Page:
There is some discussion in Nova Scotia about the possibility of the government introducing a carbon tax in the next budget. In this blog post I will introduce the context within which these discussions are taking place, and make reference to other blog posts in this forum that provide insights into how the province might best approach a carbon tax policy.
First, I believe Nova Scotia’s low-carbon transition does not receive the attention it deserves. The province is expected to generate 25% of its electricity from renewables in 2015, and has a target of 40% by 2020 (largely due to plans to import hydroelectricity from Newfoundland and Labrador). The province has become a leader in energy efficiency, led by Canada’s only non-profit “energy efficiency utility”. It has also introduced hard caps on GHG emissions from the electricity sector. Much is made of Ontario’s dramatic reductions from the phase-out of coal-fired electricity, but Nova Scotia has made similar percentage reductions since 2005. Nova Scotia’s emissions reductions are driven by policies that can put the province on the path towards even lower emissions. (In contrast, New Brunswick’s large decrease seems to be mostly due to higher oil prices reducing electricity exports from an oil-fired power plant). (Of course I have to admit my bias here, since I was involved in NS energy policy during the introduction of many of these policies, as a consultant or environmental advocate).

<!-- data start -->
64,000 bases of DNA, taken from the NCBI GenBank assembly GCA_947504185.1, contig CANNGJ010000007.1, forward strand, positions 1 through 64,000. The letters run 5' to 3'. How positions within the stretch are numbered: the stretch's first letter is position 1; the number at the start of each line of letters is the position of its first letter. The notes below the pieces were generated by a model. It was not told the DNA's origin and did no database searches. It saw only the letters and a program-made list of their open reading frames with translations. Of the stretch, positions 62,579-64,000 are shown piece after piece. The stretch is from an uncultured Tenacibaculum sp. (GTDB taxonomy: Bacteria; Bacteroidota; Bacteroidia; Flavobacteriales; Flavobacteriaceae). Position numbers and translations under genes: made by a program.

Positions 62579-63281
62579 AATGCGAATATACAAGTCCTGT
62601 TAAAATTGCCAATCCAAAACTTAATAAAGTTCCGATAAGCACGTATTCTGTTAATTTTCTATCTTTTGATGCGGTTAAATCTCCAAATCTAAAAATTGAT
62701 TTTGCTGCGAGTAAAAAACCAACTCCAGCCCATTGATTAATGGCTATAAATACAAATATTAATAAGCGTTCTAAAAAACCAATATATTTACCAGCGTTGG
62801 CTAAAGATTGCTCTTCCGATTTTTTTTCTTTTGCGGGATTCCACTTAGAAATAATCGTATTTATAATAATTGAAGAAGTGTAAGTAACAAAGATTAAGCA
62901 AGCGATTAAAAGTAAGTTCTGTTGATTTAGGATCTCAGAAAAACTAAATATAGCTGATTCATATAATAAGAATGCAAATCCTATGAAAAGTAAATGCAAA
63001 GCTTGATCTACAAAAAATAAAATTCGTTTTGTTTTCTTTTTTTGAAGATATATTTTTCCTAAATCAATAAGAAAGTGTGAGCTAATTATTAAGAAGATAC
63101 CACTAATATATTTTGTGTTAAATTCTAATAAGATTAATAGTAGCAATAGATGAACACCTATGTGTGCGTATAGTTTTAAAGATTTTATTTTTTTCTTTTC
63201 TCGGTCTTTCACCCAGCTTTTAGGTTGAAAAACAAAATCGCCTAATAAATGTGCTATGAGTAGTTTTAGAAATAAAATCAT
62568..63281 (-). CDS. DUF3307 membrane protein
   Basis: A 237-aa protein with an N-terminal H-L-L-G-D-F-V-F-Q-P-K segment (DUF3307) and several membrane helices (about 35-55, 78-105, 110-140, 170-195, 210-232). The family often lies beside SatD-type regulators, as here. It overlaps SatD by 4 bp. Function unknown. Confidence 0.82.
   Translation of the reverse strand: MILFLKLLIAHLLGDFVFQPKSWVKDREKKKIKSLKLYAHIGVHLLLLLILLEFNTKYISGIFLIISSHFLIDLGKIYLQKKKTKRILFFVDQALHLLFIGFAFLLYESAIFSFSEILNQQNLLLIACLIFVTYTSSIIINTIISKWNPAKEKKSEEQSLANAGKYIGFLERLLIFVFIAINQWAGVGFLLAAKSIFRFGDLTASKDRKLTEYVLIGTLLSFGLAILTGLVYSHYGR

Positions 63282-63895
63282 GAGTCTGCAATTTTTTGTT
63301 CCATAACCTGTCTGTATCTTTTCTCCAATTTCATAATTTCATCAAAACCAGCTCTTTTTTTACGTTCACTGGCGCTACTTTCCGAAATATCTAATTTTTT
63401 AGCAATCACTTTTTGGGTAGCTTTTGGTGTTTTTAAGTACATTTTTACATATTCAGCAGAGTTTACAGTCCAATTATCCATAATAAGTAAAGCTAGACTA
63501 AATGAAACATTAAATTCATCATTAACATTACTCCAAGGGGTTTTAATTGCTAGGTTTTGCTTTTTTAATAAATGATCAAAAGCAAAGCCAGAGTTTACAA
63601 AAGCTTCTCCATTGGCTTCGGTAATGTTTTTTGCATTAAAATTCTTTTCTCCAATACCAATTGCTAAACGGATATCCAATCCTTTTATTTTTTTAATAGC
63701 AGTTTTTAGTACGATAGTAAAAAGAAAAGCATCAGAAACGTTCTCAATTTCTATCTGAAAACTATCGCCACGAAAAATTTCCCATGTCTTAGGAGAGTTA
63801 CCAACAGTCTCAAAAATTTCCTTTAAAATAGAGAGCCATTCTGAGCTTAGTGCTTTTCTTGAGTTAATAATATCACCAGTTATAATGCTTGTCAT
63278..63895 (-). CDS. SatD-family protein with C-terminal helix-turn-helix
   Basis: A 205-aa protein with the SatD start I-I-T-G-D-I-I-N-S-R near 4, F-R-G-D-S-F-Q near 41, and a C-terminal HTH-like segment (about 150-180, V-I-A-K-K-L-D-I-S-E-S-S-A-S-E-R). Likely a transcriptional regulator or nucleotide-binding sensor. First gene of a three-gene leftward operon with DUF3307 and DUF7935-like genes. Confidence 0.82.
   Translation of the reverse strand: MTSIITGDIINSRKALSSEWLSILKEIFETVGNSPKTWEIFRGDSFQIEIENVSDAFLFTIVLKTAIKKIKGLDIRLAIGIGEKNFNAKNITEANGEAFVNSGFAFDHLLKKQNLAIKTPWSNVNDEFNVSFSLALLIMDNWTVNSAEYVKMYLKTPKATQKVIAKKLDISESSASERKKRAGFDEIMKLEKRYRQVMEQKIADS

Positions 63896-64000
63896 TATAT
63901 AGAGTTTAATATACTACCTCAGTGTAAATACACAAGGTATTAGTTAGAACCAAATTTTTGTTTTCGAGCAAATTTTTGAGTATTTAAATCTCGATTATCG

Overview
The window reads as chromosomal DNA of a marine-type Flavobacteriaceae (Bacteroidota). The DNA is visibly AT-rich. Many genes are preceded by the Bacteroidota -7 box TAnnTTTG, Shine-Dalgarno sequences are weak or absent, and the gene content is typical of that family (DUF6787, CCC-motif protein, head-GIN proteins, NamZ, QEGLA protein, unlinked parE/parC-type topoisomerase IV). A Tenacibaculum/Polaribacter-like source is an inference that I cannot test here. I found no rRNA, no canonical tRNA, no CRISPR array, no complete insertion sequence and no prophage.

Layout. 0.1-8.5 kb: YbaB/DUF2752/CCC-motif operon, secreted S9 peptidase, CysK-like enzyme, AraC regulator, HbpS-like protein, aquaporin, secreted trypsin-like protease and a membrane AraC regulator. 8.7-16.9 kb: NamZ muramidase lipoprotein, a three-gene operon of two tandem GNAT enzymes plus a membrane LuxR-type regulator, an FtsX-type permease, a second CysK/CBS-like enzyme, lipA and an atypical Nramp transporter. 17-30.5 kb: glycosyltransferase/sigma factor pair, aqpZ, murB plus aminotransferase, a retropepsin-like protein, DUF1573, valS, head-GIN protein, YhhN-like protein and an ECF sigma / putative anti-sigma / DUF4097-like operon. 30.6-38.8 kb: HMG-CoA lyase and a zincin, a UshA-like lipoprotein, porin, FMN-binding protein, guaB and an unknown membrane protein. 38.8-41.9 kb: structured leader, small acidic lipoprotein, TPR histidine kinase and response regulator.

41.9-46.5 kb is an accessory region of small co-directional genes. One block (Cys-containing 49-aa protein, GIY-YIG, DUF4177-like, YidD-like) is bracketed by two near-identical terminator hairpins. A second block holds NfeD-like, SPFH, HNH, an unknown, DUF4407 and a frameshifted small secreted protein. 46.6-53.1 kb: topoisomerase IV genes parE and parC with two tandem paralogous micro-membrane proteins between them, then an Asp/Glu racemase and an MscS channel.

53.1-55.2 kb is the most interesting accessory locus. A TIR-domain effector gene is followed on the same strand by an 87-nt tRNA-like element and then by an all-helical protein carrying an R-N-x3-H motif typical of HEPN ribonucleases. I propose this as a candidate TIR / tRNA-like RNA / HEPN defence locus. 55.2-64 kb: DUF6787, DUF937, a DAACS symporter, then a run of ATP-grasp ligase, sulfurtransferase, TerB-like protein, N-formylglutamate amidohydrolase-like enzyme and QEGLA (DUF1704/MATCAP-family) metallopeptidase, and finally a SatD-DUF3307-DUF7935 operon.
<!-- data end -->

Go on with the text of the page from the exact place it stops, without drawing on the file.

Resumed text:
Nova Scotia’s example is important to the rest of Canada because it is a carbon-intensive province, with an electricity system based on coal, undergoing a significant energy transition. Many of the other progressive climate policies in Canada come from the less carbon-intensive provinces of Ontario, Québec, British Columbia, and Manitoba. If Nova Scotia were to implement a carbon tax it would fit nicely with its existing policy mix and contribute to a real transition away from fossil fuels towards a more efficient and clean energy system.
The idea of a carbon tax came from a report written by former Ontario cabinet minister, and new Nova Scotia resident, Laurel Broten. Her review of the tax system recommends a carbon tax that is “revenue-neutral”, with revenue earmarked for low-income support as well as corporate and personal income tax cuts.
Broten points towards the success of BC’s carbon tax. As demonstrated by Sustainable Prosperity, BC’s carbon tax has decreased emissions. The predictions that the tax would harm the BC economy have also not come true. BC’s GDP growth, relative to the rest of Canada, has been largely unaffected by the tax. The report also notes that recycling the revenues of the BC carbon tax towards tax cuts means that BC has some of the country’s lowest personal income and corporate taxes.
While one cannot claim that BC’s carbon tax has harmed the economy, nor is it possible to claim that these lower tax rates have helped it. As noted by Jim Stanford’s recent blog post, BC is not a bastion of economic prosperity (measured by GDP per capita) or social welfare (the province has below average per capita spending on health, education, and social assistance).